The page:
|Universe Sandbox ²|
I recently picked up another early access "game" from Steam: Universe Sandbox ². I've had my eye on this one for awhile as I love all things space. I just wanted it to mature a little before I tested the waters. It's all well and good to have lofty goals, but my high expectations require more than just lofty goals. So I waited for Universe Sandbox ² to replace Universe Sandbox, for the product to basically come out of alpha testing.
Universe Sandbox ² uses the Unity 3D engine, similar to what Kerbal Space Program uses. As both programs deal with gravity and other physics phenomena, this comes as no surprise to me. Evidently the Unity engine lends itself to real world physics modeling. Or is it easy/cheap? I'm not a developer and am ignorant of what makes one engine better than another. Anyone who knows better want to clue me in about it?
"So what is it," I hear some of you asking. Well, Universe Sandbox ² does what it's name implies. It is a sandbox in which you can run simulations of the universe. You can do this from the simple the the incredibly complex. For example, here is a screenshot of just the Earth and our moon simulated without any other solar bodies, including the sun, present.
|Earth and Moon|
Or you can simulate the collision of two galaxies over a timescale measured in millions of years.
The program is truly a thing of beauty. The soundtrack is relaxing. However, it isn't very long so if you get tired of listening to it over and over you can turn it off in the settings panel. The user interface (UI) is easy to learn. There is a start up tutorial that gets you up to speed on the UI in less than five minutes. There are other tutorials available as well covering both the program and the science within the program.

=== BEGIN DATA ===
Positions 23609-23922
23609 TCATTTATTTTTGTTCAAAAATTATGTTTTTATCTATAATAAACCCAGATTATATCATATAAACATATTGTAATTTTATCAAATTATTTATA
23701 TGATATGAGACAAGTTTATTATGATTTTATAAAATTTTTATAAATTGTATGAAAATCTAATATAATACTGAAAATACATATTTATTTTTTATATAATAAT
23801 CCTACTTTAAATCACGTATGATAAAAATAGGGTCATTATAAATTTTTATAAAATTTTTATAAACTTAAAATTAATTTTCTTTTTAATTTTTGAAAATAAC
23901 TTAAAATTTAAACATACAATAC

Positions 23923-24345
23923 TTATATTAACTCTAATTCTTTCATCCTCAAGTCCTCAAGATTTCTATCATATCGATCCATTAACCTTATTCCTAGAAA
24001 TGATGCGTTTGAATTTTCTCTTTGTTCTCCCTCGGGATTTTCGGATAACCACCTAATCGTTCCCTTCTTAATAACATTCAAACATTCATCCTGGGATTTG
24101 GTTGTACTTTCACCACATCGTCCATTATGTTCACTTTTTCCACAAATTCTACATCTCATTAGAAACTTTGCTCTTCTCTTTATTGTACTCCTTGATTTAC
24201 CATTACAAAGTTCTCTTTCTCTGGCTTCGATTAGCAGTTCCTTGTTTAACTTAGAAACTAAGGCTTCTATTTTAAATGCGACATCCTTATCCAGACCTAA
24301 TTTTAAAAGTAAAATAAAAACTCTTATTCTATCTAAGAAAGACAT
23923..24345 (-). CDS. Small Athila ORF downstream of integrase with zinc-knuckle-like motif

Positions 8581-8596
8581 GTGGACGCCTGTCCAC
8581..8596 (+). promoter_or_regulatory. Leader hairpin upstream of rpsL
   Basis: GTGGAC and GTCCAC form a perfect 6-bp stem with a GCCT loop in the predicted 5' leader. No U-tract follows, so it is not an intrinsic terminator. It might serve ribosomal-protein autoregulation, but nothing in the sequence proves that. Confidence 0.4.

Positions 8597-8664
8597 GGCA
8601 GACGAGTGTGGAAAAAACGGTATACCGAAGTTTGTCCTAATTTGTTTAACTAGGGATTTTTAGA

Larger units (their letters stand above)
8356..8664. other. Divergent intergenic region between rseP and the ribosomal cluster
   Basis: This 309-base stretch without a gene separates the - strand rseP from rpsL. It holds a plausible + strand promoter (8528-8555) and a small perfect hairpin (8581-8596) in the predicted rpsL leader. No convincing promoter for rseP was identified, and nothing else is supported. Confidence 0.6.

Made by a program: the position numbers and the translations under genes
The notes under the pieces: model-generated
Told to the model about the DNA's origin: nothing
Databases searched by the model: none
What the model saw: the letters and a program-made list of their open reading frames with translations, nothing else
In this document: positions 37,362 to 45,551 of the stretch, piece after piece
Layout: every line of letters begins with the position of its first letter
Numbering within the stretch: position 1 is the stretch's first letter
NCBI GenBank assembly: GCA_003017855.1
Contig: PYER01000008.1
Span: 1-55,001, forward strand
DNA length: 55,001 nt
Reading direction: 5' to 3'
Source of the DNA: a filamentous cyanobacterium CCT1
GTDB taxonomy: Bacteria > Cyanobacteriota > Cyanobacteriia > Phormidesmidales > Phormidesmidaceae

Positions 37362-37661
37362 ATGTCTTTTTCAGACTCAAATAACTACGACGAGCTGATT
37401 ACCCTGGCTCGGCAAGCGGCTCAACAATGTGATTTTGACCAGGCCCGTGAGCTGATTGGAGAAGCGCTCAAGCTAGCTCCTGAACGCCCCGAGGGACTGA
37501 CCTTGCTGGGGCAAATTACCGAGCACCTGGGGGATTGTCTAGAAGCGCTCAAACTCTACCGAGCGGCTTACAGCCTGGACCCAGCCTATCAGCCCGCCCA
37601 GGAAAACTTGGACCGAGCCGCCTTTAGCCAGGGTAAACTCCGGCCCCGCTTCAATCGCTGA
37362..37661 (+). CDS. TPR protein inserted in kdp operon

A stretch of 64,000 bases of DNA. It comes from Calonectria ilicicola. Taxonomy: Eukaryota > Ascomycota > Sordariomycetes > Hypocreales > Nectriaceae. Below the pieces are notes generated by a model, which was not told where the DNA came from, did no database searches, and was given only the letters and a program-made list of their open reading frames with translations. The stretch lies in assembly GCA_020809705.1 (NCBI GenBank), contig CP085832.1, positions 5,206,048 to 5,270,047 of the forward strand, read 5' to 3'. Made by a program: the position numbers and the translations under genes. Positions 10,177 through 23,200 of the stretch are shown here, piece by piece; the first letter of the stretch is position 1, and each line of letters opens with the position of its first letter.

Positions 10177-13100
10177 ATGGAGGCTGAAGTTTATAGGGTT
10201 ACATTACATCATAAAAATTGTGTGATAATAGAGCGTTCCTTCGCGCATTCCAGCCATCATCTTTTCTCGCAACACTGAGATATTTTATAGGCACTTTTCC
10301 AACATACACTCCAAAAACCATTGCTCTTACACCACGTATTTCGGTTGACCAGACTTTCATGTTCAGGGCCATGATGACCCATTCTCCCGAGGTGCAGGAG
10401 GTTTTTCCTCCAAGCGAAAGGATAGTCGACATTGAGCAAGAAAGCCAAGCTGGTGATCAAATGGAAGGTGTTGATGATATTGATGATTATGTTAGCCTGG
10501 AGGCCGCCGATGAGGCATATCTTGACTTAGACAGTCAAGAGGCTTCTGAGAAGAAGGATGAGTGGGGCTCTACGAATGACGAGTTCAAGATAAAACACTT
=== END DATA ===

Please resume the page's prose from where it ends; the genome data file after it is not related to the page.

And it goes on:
Even with these tutorials the program can still be daunting. The UI may be well designed, but the universe is vast and simply being dropped into the middle of it and told "Go!" is a tad overwhelming. Fortunately Universe Sandbox ² comes with many, many built in scenarios from the mundane like the Earth and moon simulation above to the fantastical.
Another thing I really like about the program is the attention to detail given to it. There is no doubt the program is beautiful as seen in closeups of Jupiter and Io below. But the program is also accurate and up to date as seen in the picture of Pluto. Yes, it is skinned in the images returned from the New Horizon's probe last summer.
And in case you are wondering how much computer you have to have in order to run this program, the answer is not much. All of the media I've used in this post, including the YouTube video, were captured on my Surface Pro 4. Here are its hardware stats.
The program is CPU intensive, not GPU intensive. It runs just fine on the built in GPU of the Surface Pro 4. And having an i5 does not prevent me from running simulations, though it does prevent me from running some simulations quickly. The more objects in the simulation, and therefore the more calculations per second needed, the slower the program runs. My gaming rig i7-6700k running 8 cores at 4.2 GHz can handle a lot more than the i5-6300U in this Surface Pro. Nonetheless, the YouTube video above was run on this PC without any alteration to the built in parameters of the simulation. That rather impresses me. Also impressive is the program runs not only on PC, but also OS X and Linux.